Trust & Will offers attorney support and legal consultations to ensure you receive personalized guidance throughout the process. They also provide probate support, including a plan that offers attorney representation in court.

LegalZoom, a trusted name in online legal services since 1999, offers a comprehensive range of legal solutions, including estate planning. In addition to creating living trusts and living wills,

LegalZoom provides services for business formation, intellectual property, and real estate. They have a network of independent attorneys available for legal consultations, allowing you to obtain professional advice tailored to your specific needs.

Both Trust & Will’s Attorney Support and LegalZoom’s Attorney Assist provide access to licensed attorneys who can offer customized legal guidance, ensuring that you receive expert advice during the estate planning process.

Choosing between LegalZoom and Trust & Will ultimately depends on your specific requirements and preferences. Consider factors such as user experience, pricing, and the level of legal support you desire when making your decision. You can read more about the two providers in our Trust & Will vs LegalZoom review.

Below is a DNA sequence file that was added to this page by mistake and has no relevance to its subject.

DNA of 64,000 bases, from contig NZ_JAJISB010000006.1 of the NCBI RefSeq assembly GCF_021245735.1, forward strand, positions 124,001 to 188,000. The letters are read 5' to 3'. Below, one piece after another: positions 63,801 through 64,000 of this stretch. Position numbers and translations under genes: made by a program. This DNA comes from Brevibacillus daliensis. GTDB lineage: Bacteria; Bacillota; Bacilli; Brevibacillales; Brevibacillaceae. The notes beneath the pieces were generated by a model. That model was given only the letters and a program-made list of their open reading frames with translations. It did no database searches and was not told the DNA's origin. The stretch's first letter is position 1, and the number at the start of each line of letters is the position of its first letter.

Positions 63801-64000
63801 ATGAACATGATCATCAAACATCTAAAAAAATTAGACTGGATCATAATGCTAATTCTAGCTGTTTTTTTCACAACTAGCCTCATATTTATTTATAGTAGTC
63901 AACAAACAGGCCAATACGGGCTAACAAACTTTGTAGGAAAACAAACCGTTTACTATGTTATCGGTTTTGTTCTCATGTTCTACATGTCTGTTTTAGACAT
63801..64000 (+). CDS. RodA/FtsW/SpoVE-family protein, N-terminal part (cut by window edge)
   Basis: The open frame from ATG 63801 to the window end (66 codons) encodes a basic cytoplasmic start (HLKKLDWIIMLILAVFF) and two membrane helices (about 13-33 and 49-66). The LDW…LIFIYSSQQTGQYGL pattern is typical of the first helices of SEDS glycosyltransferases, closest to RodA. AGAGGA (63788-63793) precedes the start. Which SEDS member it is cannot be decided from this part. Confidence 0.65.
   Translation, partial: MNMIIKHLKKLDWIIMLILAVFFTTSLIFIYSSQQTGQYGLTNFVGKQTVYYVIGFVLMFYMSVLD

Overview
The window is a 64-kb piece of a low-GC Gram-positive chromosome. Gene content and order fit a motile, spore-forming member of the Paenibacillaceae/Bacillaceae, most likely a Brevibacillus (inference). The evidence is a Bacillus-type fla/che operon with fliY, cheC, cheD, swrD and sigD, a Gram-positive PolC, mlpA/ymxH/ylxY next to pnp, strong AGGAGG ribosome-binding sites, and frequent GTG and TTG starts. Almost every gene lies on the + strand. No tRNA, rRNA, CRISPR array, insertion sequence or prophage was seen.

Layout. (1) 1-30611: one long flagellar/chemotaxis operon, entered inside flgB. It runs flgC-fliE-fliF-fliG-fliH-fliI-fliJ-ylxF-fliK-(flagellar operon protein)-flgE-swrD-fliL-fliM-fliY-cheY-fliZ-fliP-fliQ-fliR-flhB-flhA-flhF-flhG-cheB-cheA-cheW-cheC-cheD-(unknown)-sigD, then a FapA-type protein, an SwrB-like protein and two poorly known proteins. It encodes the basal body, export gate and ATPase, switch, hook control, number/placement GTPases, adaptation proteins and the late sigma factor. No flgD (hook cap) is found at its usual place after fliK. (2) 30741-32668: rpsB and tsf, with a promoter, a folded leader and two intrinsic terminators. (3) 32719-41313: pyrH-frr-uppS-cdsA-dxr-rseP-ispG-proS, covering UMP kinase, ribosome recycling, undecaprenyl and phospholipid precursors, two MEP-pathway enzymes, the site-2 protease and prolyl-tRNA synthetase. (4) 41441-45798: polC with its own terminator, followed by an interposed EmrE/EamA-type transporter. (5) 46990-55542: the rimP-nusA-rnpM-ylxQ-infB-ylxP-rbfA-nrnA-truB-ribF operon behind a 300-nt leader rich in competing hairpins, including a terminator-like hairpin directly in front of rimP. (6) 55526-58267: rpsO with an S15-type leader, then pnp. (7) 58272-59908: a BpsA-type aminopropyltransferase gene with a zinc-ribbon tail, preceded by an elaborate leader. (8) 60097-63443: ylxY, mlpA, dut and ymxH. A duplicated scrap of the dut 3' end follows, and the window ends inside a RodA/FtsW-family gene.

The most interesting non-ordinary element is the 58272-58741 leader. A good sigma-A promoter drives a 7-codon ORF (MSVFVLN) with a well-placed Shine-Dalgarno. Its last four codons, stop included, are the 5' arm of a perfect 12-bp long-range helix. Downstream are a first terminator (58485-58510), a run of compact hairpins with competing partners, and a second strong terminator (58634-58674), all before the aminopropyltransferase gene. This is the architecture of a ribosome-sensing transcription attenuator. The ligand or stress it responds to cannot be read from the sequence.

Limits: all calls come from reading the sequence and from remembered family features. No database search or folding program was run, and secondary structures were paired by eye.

Verdict

So, which document is right for you? The answer depends on your individual circumstances and preferences.

If you are concerned about avoiding probate or ensuring that your wishes are carried out if you become incapacitated, a living trust may be a good option for you. If you are more concerned about end-of-life care, a living will may be a better choice.

It is important to note that a living trust and a living will are not mutually exclusive. You can have both documents in place. In fact, many people do. Having both documents can help to ensure that your wishes are carried out in the event that you become incapacitated or die.

Recommended
Get Peace Of Mind With A LegalZoom Living Trust
Save $150 on an Estate Plan Bundle

Protect your assets within the family and away from legal disputes. Book a call with LegalZoom's lawyers for exceptional legal guidance.

We may earn a commission if you make a purchase, at no additional cost to you.